Brother Charles Fowley, MM

Born: August 31, 1899
Oath: September 11, 1930
Died: August 30, 1980

Brother Charles (James C.) Fowley died at St. Teresa’s Residence on August 30, 1980, the day before his eighty-first birthday, two months after celebrating his Golden Jubilee.

Born James Charles Fowley, in Brooklyn, N.Y. on August 31, 1899, Charlie was one of the two sons and four daughters of Daniel Fowley and Bridget Connor. Of his early years Charlie wrote: “At home my parents asked God for help, and thanked God for knowing Him, and urged us children to make a sacrifice every so often to God for knowing Him, and to remember that many people never heard about God. The big question to me at this time was why I should be inside this Paradise with so many others on the outside. At the end of the eighth grade I decided I wanted to be a Brother and offer my services to God. After one year of high school, due to financial conditions at home I had to go to work to help support the family.”

Charles worked as an office and shipping clerk for four years before entering Maryknoll on January 16, 1921, where he began his truly extraordinary career as a Brother. It can honestly be said that there are few Maryknollers who did not know him well – and that all who knew him not only loved him but are in his debt because of his example. Through the fifty-nine years of his life with Maryknoll not one adverse criticism of Charlie was recorded. Indeed, he was most often spoken of as the ideal: in community, in poverty, in responsibility – and in his love for Maryknoll.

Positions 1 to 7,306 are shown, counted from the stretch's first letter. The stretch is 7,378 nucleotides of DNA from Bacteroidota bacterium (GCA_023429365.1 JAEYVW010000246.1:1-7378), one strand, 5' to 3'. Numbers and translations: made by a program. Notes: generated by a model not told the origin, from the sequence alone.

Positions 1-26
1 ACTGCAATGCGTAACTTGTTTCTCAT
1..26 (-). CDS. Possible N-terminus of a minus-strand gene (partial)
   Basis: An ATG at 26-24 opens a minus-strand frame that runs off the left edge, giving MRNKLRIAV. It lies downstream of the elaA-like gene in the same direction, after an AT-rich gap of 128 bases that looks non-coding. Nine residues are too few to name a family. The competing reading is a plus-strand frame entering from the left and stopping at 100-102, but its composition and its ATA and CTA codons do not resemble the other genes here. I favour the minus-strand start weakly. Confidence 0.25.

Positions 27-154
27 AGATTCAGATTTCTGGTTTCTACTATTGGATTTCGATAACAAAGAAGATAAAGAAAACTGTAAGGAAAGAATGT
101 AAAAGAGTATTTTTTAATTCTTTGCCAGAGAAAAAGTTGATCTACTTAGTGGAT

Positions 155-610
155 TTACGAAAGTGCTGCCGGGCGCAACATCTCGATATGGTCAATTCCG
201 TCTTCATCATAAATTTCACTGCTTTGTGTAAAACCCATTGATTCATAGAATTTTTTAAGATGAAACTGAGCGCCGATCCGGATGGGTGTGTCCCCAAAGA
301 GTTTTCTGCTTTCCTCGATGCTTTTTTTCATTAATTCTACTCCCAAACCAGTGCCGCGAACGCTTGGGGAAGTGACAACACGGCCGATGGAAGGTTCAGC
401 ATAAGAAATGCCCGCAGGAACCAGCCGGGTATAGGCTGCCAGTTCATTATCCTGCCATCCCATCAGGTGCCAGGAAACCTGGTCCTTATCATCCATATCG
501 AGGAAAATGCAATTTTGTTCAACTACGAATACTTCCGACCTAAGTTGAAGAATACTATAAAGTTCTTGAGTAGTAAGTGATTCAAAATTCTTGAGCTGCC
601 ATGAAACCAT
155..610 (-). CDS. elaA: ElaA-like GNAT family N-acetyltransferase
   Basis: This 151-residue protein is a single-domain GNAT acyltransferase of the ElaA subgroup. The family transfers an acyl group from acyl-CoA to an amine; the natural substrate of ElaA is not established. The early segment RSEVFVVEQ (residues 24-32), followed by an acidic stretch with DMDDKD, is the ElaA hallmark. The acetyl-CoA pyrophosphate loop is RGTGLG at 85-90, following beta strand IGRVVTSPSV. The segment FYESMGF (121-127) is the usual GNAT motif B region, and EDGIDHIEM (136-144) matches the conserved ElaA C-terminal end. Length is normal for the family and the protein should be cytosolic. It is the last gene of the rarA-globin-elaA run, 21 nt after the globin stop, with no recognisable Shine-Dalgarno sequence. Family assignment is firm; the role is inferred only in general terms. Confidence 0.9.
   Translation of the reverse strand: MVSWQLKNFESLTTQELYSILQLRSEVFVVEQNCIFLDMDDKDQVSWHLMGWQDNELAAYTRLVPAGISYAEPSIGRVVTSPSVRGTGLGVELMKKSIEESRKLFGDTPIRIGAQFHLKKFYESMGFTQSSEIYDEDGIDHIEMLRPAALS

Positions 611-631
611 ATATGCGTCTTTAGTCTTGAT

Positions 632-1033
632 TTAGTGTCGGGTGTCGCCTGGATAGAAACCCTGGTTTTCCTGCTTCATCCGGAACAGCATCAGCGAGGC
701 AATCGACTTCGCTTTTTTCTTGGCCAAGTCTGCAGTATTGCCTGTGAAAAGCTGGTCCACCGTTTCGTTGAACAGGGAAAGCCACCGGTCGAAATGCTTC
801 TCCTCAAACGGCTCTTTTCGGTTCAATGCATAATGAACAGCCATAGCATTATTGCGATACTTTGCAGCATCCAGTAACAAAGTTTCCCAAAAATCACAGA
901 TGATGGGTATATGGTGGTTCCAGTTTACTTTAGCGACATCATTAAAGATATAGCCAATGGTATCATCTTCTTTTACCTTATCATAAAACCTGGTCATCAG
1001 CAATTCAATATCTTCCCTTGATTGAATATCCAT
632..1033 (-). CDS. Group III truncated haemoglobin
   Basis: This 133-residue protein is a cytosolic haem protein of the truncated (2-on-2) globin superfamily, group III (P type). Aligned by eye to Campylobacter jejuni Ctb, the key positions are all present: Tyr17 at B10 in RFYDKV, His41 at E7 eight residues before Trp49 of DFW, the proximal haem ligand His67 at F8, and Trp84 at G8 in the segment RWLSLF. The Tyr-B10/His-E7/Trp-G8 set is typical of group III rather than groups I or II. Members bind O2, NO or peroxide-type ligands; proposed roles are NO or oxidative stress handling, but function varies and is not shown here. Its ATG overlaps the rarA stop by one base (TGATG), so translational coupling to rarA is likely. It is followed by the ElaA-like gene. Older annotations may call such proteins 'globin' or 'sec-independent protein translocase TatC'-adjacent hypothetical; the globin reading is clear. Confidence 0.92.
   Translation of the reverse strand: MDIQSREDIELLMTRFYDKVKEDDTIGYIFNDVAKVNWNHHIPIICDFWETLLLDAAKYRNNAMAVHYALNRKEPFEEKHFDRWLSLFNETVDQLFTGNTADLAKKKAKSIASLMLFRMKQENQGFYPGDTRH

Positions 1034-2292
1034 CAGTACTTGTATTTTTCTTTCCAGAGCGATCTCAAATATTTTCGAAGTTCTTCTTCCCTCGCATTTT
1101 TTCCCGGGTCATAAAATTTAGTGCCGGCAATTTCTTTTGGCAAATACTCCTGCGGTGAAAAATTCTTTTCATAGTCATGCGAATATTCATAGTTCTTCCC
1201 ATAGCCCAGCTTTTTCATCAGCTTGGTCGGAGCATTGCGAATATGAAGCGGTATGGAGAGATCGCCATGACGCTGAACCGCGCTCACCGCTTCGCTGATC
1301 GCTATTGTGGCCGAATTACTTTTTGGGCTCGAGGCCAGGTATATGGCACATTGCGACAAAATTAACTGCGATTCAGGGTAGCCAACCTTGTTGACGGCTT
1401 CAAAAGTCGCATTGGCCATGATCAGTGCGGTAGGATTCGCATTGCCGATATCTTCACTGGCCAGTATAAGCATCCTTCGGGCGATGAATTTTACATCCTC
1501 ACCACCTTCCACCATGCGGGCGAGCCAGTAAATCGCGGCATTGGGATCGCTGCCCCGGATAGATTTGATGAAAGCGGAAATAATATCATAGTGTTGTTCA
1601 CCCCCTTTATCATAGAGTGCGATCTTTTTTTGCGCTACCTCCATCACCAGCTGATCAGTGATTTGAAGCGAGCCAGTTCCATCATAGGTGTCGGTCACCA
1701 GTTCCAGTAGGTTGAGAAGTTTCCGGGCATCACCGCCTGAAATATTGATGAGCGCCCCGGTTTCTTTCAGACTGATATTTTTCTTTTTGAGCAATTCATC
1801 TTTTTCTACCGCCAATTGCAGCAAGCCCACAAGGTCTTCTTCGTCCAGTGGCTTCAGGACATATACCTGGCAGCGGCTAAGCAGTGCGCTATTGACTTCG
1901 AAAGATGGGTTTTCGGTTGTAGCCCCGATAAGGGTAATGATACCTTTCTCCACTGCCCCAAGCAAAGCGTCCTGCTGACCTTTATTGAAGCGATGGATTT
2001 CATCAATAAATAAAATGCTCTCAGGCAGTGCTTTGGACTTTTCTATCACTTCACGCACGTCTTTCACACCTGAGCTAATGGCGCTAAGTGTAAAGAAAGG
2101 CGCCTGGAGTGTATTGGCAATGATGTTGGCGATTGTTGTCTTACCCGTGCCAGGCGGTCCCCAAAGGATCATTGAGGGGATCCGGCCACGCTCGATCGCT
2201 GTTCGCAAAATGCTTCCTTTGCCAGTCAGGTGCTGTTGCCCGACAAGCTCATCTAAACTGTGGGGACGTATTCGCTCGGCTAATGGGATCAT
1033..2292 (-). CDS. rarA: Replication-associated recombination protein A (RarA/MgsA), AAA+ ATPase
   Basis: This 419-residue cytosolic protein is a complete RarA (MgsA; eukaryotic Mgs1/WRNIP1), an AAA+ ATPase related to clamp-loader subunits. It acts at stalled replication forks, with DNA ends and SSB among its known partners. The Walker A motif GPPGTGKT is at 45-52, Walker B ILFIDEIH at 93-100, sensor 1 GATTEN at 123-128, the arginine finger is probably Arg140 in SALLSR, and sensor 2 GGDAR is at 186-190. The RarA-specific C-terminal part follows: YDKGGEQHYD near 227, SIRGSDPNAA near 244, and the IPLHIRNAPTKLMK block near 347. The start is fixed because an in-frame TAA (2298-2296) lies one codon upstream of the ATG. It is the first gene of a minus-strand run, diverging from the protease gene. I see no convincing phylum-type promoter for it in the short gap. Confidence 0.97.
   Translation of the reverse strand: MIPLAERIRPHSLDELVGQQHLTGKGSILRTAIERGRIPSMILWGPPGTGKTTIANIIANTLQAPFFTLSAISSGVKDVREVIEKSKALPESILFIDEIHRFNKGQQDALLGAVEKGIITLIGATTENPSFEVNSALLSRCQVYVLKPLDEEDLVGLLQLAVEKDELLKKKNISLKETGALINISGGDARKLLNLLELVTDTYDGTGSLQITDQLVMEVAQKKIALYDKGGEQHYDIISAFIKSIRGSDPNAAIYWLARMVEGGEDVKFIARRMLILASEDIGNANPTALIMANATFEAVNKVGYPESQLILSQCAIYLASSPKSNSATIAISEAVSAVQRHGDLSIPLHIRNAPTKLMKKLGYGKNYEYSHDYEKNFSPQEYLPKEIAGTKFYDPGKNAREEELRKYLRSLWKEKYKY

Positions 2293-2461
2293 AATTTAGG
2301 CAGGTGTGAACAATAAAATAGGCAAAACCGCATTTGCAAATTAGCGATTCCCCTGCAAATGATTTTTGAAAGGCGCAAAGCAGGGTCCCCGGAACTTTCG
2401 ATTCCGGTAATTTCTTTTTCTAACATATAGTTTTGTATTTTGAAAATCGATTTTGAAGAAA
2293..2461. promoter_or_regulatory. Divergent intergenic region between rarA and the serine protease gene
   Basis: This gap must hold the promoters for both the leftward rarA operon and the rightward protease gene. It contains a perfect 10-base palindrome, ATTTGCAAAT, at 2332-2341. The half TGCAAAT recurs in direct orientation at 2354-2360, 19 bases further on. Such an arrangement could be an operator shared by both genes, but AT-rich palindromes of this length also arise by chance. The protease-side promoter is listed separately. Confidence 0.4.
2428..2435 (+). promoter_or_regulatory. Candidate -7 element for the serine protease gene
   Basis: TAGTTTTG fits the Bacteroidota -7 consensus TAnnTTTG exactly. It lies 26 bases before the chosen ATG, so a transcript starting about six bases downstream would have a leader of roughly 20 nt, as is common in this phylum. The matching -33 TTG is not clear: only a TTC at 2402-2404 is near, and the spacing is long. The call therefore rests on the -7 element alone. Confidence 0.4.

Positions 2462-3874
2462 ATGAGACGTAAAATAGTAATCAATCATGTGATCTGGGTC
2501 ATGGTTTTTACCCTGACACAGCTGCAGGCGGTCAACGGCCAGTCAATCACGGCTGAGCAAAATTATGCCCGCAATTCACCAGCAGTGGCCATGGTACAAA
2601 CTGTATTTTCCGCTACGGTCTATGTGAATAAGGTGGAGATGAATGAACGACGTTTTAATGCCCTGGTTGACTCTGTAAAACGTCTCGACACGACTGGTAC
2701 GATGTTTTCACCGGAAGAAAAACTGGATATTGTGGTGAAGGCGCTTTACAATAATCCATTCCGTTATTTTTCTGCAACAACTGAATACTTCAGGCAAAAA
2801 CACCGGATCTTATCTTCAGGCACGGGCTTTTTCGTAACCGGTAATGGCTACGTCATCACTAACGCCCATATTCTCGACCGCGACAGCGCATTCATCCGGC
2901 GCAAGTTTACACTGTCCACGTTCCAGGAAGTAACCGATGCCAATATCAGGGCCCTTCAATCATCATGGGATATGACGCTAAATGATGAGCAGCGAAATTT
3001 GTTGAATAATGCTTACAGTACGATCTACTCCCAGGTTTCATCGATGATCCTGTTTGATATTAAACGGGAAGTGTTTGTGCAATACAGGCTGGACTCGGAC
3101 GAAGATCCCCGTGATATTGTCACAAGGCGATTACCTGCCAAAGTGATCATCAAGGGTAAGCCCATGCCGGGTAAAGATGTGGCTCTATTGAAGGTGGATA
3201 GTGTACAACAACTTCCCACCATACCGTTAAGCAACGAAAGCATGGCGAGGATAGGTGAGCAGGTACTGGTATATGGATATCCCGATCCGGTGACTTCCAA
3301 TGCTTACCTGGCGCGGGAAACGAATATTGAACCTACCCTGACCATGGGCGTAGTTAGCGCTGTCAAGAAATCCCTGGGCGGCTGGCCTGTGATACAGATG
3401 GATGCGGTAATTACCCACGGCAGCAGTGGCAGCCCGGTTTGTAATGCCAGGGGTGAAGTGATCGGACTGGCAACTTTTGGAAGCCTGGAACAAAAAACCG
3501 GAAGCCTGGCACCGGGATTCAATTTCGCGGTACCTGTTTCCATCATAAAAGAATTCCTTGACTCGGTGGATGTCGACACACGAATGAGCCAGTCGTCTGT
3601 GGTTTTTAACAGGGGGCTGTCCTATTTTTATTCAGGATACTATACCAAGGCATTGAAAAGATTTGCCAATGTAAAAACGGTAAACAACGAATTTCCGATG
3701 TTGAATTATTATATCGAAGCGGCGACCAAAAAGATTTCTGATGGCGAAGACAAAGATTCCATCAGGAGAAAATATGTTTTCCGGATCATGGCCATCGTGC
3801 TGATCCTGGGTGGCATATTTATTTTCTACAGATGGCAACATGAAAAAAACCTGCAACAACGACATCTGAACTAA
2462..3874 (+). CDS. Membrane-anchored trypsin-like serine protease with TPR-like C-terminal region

From 1924 until 1943 he was assigned to the West Coast, in Seattle and Los Angeles. The Japanese children there with whom he was so deeply involved wrote: “We think he is a great leader of men by his virtue and very kind heart.” In addressing the dislocation of the Japanese during World War II, Bishop James E. Walsh wrote in part to Charlie: “One great incentive that has nerved you to give your best to the present task is undoubtedly the conviction that this dislocation of our good people with its attendant problems has presented Maryknoll with one of the great mission opportunities of this generation. We wish you to know that we completely share this conviction with you… that the very essence of mission work consists in helping a needy people when they are most in need.”

In 1943 Charlie was assigned to the Center, where he devoted himself to getting shipments to the missions, always working to enable others to work better. He was seen as “a wonderful Maryknoller and a source of edification. He is open to new and old.” He entered the Special Society Unit in July, 1979. According to practice, the Golden Jubilee for Brothers is celebrated dating from their first Oath, but there was no Oath until 1930 so Charlie celebrated his Jubilee nine years late.

There was a Wake Service on September 2nd at the Seminary Chapel, conducted by Fr. John Halbert, Vicar General. Mass of the Resurrection was celebrated the following day with Father James Weckesser as Principal Celebrant; Brother Justin Joyce as Homilist, and biography by Father William R. McCarthy. Burial followed in the Maryknoll cemetery, where graveside services were conducted by Father Eugene Toland.

In 1979 Charlie was requested by the General Council to serve as Consultor on the Formation of those young men who come to follow in the footsteps of Brothers like yourself in Maryknoll.